But there are still some people that traditional media is important to, especially those that don’t have access to online information either because of infrastructure, money or what have you. They too must be factored in. The bottom line therefore is that PR has evolved and the medium of passing information has also evolved. As things are, holding each other accountable in what is being said is a lot more important and hoping that the associations which we belong to and even the government can create more firm policies. I think it should be harder for people to just come out and say they are in the PR space. I have always insisted that it’s one thing to be in the entertainment space but if you say you are in the PR space I need to be able to hold you accountable from the branding point of view because we are actually very serious people. So, there are a couple of things we need to do to position it. It’s an exciting time, because it means we are sitting down and thinking of data, it’s no longer enough to just put out news, consumers are looking out for something more you are saying, so I think we have definitely evolved.
What role do you think PR could have played in communicating government policies?
I think that communication has a huge role to play in government, not just from the talking but from the planning and from the dimension of the stakeholders or audience being able to sit down and say you want to put out something. First of all, understand the impact hence there is no crisis management. If you’re trying to put out something, be it a policy or regulation that is going to impact some stakeholders in a certain way, how do you deliver it? There is also the need for government to put in place measures through which relevant teaching and training will be provided for the people that are even delivering it. PR plays a lot of roles in government because what you find is there are a lot of gaps. In most cases, it will be as if government is expecting citizens to fill in the gaps because is either they are not told or there are a lot of misinformation going out. So if the communication is not structured not even only from the presidency but across board, whether citizens agree or don’t agree, they should know where they can go to, to get the real information as to what’s going on. In delivering that real information, it is the job of the PR practitioner working for the government to help them recognise the issues of the various areas. They will let it be known so that when it is being written, the message is still passed across.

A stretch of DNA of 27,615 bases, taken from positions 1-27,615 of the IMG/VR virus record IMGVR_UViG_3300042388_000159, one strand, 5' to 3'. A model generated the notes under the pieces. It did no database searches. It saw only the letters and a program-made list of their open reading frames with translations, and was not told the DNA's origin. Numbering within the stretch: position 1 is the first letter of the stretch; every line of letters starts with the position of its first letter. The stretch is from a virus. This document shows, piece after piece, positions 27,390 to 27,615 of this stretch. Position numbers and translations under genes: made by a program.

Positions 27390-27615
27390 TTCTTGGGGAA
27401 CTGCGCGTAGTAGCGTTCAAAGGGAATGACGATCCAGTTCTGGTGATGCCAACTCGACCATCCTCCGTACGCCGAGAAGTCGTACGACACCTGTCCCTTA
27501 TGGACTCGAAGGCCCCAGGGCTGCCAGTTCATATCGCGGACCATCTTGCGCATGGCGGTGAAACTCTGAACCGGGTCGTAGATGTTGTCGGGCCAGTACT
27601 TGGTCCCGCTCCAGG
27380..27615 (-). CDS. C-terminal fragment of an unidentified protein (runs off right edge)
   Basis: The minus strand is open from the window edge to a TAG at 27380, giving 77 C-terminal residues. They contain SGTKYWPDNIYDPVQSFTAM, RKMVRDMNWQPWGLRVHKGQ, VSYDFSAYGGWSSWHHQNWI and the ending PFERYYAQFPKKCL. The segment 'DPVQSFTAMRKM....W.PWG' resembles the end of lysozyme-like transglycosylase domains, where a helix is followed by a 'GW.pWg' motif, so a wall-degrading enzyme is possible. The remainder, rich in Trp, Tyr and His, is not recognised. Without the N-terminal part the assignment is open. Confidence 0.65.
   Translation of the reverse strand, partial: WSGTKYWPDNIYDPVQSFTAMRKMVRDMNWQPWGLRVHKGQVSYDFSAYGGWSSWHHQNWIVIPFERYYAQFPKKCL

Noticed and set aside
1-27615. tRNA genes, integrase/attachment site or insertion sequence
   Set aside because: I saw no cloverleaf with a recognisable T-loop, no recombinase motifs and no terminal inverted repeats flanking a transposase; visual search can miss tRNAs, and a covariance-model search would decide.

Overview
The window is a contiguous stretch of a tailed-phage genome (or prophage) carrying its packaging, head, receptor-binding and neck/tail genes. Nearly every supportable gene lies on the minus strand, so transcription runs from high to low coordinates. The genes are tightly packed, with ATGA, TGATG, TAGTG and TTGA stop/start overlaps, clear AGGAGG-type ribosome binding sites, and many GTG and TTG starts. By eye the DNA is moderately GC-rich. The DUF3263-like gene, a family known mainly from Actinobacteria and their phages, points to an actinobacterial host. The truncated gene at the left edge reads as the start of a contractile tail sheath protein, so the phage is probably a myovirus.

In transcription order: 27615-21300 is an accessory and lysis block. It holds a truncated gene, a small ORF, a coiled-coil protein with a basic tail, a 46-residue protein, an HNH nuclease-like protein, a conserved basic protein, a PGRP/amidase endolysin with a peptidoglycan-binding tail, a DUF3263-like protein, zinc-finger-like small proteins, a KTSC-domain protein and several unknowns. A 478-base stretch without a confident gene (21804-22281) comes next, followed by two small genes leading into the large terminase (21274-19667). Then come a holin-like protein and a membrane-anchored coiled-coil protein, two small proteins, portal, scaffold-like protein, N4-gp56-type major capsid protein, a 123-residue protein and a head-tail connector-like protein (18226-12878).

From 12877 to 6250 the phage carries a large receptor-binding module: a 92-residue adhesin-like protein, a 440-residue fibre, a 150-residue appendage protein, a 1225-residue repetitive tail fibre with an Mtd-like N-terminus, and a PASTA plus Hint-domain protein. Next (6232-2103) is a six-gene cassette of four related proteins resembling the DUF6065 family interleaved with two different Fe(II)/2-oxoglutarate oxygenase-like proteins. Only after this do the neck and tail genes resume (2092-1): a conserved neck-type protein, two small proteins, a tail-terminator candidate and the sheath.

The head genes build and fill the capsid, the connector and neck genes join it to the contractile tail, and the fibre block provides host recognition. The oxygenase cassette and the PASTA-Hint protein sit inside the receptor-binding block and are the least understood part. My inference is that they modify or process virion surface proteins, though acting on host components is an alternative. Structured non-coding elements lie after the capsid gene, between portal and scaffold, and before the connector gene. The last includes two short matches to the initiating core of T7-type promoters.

How can the industry address the issue of differentiation?
The way you know agencies that are going above and beyond and not just doing a check box or focused on just revenue is agencies that don’t just care about revenue but also invest in themselves. When I look at agencies, what I’m after is, what kind of technology are you using? What kind of training are you giving your personnel, are you impacting the clients? Now when we talk about digital, there is no amount of reading that can make you understand digital like the millennial, so if you are an agency that has millennial but you don’t create the good working environment they won’t stay because they like certain types of environments. So you need to have an agency that has old hands because there is nothing like experience but you also need to have young hands that are fluid and fast. Agencies that want to produce a robust service to clients should understand the needs of the teams that they have, the older ones and the younger ones and the various tools that help them to be creative. The older ones are the ones that usually bring structure but the younger ones bring the innovative thinking and approach to seeking the products and then you can have a nice bouquet.